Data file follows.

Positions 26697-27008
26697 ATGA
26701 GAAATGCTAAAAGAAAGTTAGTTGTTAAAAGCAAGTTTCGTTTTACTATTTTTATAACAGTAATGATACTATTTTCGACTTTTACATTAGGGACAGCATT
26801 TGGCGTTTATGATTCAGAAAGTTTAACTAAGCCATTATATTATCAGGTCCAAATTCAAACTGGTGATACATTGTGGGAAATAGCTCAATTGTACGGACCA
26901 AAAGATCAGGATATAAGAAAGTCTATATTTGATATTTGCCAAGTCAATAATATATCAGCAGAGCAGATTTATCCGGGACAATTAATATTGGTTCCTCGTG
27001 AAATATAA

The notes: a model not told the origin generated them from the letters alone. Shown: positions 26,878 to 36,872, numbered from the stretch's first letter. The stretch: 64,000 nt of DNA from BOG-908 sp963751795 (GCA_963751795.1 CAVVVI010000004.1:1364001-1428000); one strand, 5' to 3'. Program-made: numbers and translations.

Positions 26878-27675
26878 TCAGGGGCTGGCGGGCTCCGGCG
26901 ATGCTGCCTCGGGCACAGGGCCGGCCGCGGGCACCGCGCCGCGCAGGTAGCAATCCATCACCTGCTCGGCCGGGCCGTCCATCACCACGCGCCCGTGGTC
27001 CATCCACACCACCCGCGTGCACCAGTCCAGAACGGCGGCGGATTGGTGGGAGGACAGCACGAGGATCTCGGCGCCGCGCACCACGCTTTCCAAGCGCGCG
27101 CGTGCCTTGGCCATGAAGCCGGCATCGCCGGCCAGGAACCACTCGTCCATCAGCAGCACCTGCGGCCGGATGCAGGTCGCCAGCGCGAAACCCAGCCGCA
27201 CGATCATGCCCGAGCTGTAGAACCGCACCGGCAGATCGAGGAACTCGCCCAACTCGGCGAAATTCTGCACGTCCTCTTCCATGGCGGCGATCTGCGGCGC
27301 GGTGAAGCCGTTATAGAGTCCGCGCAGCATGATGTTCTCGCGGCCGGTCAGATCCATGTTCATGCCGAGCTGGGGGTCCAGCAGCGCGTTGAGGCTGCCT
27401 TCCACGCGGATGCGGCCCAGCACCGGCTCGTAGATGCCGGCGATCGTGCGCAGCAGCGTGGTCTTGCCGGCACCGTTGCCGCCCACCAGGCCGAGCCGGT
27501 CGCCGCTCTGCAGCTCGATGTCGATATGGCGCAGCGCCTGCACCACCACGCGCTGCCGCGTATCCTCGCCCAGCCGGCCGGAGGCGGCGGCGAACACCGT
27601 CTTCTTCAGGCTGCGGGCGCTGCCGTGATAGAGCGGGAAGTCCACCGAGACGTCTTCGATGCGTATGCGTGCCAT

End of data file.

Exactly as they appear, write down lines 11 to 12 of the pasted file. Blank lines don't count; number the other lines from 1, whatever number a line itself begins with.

27001 CATCCACACCACCCGCGTGCACCAGTCCAGAACGGCGGCGGATTGGTGGGAGGACAGCACGAGGATCTCGGCGCCGCGCACCACGCTTTCCAAGCGCGCG
27101 CGTGCCTTGGCCATGAAGCCGGCATCGCCGGCCAGGAACCACTCGTCCATCAGCAGCACCTGCGGCCGGATGCAGGTCGCCAGCGCGAAACCCAGCCGCA